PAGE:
By The Numbers: Despite struggles, Hellebuyck has been better than what Jets are used to

Winnipeg Jet goaltender Connor Hellebuyck has his ups and downs, but with 54 games under his belt Connor Hellebuyck has stopped 91.3 percent of shots, or 92.9 when looking exclusively for 5v5 situations.

Despite some recent struggles and public outcry, Hellebuyck has been better than what Winnipeg has experienced yet.

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Connor Hellebuyck has played for 54 games. The above graphs show the 54 game rolling average for Ondrej Pavelec and Michael Hutchinson.

From this, we can garner quite a few things about our goaltenders’ performances. Here are some notes:

1) Aside from Pavele’s hot-streak that sent the Jets into the 2014-15 playoffs, the Jets have rarely ever had a goalie play as well as Hellebuyck has on average.

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2) 94% of Pavelec’s 54 game streaks for 5v5 save percentage has been worse than than Hellebuyck, while 100% of Hutchinson’s streaks were worse.

3) 84% of Pavelec’s 54 game streaks for all-minutes save percentage has been worse than Hellebuyck, while 99% of Hutchinson’s were worse.

4) We can see the high variance that is save percentage. Ondrej Pavelec has ranged from a 0.900 to a 0.920 goalie over a 54 game sample. That’s replacement level to a fringe All-Star. This is why goalies need a long while to figure out who they truly are. The industry standard is typically 2000-3000 shots minimum.

5) When we look at Pavelec’s first and last 3000 shots, that has no overlap, we see his save percentage samples falling within +/- 0.002 of his career average.

6) There still is some time to truly tell who he is, but at just over 2000 shots he looks to be essentially equal to Pavelec. 5v5 save percentage suggests slightly worse while all-minute save percentage suggests somewhat similar. There is still time for some adjustment, up or down, but at least Hutchinson carries a very team friendly contract.

The Jets current goaltender situations is really interesting. They have one goalie that has been better than really they have ever experienced.

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Connor Hellebuyck has been the 9th best goaltender for 5v5 situations to play over 2000 minutes over the past 4 seasons combined (sample is 68). Over the same sample, Hellebuyck has been the 38th best goalie for all-situations to play over 50 games (sample is 66). Basically he’s been an average NHL goaltender for all minutes or a top goaltender for 5v5, and both are similarly predictive in how good a goalie will be in the future.

Now, we should note that the Jets have been pretty good at preventing shots against in prime-areas relative to the league:


That said the Jets have historically been good at suppressing shots from the slot (despite what some would tell you):


Another way to look at things, Corsica’s expected goal model all suggests Hellebuyck’s and Pavelec’s expected 5v5 Fenwick (unblocked shots) save percentage should all be within 0.0033 of each other given the quality of shots they have faced. However, we see that the gap between Hellebuyck and Pavelec is two times that range.

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It’s interesting to see some people twist their narratives. There were many that defended the Jets save percentage problem was due to the team and not on the shoulders of Pavelec, despite what evidence suggested otherwise. They are struggling to describe why things are a certain way with using save percentage while trying to also discredit save percentage.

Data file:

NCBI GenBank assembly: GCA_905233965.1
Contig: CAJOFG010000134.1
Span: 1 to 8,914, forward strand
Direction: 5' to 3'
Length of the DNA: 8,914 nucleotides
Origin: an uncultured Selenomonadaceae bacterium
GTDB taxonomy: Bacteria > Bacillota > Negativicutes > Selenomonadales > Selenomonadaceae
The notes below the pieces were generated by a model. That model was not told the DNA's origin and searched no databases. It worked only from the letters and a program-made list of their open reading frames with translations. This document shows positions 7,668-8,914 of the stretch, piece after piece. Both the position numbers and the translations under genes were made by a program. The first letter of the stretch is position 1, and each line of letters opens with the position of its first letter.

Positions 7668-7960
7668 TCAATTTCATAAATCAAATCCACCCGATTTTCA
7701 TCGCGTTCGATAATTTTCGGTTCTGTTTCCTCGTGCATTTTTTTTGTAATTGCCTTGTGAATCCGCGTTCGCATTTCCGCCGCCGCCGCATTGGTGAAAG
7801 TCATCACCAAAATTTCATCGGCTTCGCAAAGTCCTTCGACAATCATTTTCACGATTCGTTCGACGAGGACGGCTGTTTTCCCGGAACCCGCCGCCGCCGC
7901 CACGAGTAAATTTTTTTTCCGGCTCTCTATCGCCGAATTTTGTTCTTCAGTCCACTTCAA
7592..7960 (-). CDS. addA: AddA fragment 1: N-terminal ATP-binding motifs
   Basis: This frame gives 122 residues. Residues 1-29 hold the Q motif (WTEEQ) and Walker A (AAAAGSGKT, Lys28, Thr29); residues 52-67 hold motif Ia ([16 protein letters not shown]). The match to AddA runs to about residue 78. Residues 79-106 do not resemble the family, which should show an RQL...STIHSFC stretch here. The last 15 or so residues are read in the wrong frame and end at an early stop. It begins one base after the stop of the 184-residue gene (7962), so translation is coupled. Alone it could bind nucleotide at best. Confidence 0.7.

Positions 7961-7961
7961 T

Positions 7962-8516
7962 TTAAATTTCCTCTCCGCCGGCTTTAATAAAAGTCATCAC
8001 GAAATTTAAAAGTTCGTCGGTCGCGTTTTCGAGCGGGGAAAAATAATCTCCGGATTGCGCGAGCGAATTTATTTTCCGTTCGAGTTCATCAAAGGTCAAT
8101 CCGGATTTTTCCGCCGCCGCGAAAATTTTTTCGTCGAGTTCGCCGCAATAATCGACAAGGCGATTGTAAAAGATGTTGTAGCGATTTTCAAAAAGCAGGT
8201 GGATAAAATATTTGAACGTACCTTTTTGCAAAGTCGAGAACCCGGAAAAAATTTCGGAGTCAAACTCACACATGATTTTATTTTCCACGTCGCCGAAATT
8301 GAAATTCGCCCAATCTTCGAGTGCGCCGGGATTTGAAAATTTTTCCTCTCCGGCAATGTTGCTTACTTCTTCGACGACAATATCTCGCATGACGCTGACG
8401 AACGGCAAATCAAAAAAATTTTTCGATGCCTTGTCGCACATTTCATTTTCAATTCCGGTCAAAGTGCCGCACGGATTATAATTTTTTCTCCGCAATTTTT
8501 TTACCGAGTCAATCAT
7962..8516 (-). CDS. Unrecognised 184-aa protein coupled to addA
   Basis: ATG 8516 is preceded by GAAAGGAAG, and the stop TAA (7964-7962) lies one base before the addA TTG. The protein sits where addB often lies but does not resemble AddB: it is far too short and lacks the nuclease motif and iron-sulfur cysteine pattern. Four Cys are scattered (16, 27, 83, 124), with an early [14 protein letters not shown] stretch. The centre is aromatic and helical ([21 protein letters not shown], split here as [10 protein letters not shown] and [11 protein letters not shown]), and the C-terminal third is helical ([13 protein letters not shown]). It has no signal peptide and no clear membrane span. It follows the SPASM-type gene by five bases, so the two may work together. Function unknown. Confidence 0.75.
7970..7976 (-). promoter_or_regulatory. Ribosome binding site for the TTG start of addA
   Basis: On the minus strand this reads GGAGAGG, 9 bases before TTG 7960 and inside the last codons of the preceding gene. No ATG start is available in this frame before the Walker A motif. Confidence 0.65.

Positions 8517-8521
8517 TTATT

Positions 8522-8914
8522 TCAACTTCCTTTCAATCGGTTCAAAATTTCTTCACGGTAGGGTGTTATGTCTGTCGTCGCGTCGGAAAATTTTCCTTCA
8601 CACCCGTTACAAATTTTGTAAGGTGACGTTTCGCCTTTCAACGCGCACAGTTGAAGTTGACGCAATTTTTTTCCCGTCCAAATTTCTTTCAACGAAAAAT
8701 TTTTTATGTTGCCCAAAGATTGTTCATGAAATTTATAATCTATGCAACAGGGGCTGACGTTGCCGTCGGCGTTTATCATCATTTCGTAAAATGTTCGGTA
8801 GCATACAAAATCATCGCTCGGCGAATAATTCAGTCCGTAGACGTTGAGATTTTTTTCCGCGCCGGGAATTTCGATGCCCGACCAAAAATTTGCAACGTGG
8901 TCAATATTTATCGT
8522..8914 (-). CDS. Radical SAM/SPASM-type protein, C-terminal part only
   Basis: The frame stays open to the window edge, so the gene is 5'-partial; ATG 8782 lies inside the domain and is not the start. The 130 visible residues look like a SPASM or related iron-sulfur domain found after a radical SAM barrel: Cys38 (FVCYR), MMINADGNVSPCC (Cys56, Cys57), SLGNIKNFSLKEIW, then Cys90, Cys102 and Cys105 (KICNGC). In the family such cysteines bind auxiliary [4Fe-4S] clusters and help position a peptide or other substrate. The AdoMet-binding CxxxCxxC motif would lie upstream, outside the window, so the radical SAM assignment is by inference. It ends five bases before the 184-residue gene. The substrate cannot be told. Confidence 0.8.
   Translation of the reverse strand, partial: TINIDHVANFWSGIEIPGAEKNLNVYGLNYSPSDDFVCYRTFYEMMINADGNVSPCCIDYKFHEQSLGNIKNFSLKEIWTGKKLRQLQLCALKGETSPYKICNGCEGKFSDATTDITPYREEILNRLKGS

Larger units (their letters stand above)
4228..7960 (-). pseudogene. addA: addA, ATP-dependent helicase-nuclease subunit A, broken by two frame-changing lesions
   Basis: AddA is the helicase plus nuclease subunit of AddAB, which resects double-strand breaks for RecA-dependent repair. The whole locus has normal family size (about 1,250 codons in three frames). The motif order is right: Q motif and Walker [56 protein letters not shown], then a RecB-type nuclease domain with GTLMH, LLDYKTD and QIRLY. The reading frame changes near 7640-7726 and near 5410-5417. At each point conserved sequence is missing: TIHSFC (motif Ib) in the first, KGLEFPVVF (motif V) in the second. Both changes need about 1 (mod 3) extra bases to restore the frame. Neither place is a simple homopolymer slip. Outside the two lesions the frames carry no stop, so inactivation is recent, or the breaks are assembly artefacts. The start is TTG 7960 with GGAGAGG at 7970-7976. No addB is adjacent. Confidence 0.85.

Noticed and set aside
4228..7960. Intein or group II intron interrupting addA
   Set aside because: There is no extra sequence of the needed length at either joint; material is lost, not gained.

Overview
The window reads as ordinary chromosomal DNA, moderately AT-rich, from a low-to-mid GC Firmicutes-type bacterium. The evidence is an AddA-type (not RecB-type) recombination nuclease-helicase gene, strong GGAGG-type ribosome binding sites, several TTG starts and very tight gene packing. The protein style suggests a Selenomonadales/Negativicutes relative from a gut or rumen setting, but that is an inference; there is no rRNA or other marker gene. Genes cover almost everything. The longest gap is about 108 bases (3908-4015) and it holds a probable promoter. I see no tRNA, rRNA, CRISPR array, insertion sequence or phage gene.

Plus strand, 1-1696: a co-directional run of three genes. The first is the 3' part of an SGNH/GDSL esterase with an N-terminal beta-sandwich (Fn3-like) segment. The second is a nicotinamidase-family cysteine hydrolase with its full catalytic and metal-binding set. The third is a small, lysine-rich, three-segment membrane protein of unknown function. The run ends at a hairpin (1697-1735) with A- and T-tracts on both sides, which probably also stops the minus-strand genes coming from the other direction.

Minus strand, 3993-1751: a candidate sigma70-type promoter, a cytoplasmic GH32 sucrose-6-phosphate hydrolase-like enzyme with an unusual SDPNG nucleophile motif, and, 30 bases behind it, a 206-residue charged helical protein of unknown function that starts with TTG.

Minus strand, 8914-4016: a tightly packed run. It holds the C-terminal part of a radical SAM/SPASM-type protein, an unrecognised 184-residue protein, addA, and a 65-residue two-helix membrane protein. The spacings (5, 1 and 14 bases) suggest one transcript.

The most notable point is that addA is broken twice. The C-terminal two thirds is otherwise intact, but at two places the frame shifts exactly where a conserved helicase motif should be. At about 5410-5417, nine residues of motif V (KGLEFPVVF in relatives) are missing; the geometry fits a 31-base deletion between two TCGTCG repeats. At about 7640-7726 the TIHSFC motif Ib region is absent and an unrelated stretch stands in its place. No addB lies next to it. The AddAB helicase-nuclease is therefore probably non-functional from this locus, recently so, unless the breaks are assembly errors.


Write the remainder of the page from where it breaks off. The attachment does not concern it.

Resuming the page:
Hellebuyck has been disappointing in someways. He only carries a 0.909 save percentage right now for this season, which is not what the Jets would like. Hellebuyck has not reached his potential, but he still might. His performance in 5v5 save percentage is extremely promising and suggests that Jets fans should not be too quick to give up hope yet.

Don’t be fooled by small sample sizes, Carey Price carried a 0.905 save percentage in his sophomore season over 52 games (and again 2012-2013 over 39 games). What matters for goalies with save percentage representing talent is over the long run:



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All numbers are courtesy of unless otherwise noted


  • FishWhiskey

    Very insightful piece Garret.

    One element of the Jets game that has got to play hell with the goalies is the number of penalties the Jets take and how poor their penalty kill is. As it stands the Jets are spotting the opposition almost a goal a game from PPG’s.

    I am not sure if it’s my eyes deceiving me but it also seems the the Jets give opposing offence’s a lot more time and space to operate than they get in return.

    The Jets seem to hold back on closing the gap defensively and it often seems to lead to the opposition getting clean scoring opportunities with the Jets goalie forced out of position trying to react to a shot off of a clean pass. I find it especially evident on the penalty kill where the opposition will work the cycle, get the Jets penalty killers scrambling and then find clean seams to shoot from often leaving the Jets goalie with little chance of a save.

    Maurice’s teams seem to have a history of goal tending problems and I can’t help but wonder if it is not his “systems” that kills goalies. There are a lot of nights I watch the Jets and can’t help but feel that no goalie on the planet could survive the handicaps our goal tenders are expected to carry on a consistent basis.

    Any insights you could offer would be appreciated.